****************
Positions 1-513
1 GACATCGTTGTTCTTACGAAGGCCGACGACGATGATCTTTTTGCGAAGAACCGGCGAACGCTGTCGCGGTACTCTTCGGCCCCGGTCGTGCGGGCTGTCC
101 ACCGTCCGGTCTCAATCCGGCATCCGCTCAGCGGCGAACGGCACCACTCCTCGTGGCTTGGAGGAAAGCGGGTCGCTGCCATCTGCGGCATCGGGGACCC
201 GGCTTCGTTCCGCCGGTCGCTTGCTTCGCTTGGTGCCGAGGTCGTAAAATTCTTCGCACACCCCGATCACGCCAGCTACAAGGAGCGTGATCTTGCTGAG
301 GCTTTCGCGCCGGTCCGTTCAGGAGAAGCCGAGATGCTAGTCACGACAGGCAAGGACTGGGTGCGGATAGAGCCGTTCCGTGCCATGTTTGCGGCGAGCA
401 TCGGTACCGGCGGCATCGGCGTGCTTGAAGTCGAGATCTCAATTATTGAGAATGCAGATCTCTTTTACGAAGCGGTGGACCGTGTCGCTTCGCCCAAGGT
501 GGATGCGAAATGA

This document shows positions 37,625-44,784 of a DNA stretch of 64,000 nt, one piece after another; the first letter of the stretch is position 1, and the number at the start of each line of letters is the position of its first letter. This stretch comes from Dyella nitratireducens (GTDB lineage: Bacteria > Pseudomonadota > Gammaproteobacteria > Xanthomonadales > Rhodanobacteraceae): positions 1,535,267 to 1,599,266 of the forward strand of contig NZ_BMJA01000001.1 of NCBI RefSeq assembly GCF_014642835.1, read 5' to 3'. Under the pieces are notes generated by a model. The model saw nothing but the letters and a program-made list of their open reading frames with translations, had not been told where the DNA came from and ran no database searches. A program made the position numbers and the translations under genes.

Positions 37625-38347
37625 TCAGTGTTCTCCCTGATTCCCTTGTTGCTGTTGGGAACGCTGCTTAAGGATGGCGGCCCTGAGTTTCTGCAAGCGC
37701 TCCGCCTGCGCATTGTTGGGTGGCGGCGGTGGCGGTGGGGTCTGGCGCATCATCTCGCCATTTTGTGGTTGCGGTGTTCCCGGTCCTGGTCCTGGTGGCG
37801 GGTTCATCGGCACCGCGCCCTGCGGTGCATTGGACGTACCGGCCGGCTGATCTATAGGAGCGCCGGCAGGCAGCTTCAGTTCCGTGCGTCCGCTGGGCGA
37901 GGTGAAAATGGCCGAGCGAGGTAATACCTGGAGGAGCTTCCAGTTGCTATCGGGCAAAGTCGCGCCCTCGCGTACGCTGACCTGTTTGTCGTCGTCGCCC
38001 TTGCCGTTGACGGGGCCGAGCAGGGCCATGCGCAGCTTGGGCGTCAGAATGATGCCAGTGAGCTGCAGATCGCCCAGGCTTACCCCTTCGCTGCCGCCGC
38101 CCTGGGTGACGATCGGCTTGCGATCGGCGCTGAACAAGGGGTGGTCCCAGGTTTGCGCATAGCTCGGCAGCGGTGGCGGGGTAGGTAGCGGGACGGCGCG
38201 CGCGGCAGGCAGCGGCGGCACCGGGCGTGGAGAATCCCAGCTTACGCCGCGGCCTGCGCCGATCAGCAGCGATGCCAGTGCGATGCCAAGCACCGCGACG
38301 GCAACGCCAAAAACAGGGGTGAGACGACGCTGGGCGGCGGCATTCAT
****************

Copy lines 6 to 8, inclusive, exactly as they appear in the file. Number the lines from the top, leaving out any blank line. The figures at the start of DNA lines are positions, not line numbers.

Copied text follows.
401 TCGGTACCGGCGGCATCGGCGTGCTTGAAGTCGAGATCTCAATTATTGAGAATGCAGATCTCTTTTACGAAGCGGTGGACCGTGTCGCTTCGCCCAAGGT
501 GGATGCGAAATGA

This document shows positions 37,625-44,784 of a DNA stretch of 64,000 nt, one piece after another; the first letter of the stretch is position 1, and the number at the start of each line of letters is the position of its first letter. This stretch comes from Dyella nitratireducens (GTDB lineage: Bacteria > Pseudomonadota > Gammaproteobacteria > Xanthomonadales > Rhodanobacteraceae): positions 1,535,267 to 1,599,266 of the forward strand of contig NZ_BMJA01000001.1 of NCBI RefSeq assembly GCF_014642835.1, read 5' to 3'. Under the pieces are notes generated by a model. The model saw nothing but the letters and a program-made list of their open reading frames with translations, had not been told where the DNA came from and ran no database searches. A program made the position numbers and the translations under genes.